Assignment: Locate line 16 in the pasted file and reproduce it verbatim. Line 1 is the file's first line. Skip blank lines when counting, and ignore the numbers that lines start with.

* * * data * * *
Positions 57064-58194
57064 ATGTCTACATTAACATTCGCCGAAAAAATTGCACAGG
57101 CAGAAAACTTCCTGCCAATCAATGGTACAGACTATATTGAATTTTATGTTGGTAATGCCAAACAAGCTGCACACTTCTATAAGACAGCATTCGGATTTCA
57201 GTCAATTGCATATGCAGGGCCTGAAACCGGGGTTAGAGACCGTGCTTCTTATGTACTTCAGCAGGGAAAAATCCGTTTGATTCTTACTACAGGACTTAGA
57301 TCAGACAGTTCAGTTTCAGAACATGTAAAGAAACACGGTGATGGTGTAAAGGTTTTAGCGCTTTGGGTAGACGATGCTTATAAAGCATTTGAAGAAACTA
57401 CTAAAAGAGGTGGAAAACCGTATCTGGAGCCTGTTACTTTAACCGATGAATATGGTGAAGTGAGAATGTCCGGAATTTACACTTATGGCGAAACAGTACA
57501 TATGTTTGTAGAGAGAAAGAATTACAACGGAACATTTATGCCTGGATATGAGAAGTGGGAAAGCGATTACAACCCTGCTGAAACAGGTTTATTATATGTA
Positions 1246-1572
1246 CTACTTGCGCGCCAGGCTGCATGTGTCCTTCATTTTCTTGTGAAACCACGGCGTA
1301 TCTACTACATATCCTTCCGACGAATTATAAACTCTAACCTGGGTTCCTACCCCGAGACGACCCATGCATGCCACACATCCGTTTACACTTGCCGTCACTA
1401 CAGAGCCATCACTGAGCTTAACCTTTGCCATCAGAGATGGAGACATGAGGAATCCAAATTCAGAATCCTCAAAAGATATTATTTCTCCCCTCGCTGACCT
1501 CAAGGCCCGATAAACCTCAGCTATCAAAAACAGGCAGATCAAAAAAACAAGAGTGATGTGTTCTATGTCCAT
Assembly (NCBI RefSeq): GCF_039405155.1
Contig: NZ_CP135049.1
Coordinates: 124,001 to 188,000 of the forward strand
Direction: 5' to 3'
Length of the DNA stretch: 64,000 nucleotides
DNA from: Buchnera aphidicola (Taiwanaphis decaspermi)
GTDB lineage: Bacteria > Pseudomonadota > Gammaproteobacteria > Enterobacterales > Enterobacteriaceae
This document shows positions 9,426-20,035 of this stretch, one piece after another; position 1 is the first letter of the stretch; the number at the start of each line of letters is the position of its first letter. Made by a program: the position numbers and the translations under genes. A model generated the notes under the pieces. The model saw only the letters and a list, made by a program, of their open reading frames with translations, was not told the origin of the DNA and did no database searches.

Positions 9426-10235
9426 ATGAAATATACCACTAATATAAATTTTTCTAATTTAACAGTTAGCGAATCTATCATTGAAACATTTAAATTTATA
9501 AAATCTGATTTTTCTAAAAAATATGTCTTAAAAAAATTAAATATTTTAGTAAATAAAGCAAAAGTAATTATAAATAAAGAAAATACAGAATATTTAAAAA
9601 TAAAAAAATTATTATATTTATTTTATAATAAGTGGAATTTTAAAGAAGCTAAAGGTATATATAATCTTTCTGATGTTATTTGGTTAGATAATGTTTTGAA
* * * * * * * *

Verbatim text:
Direction: 5' to 3'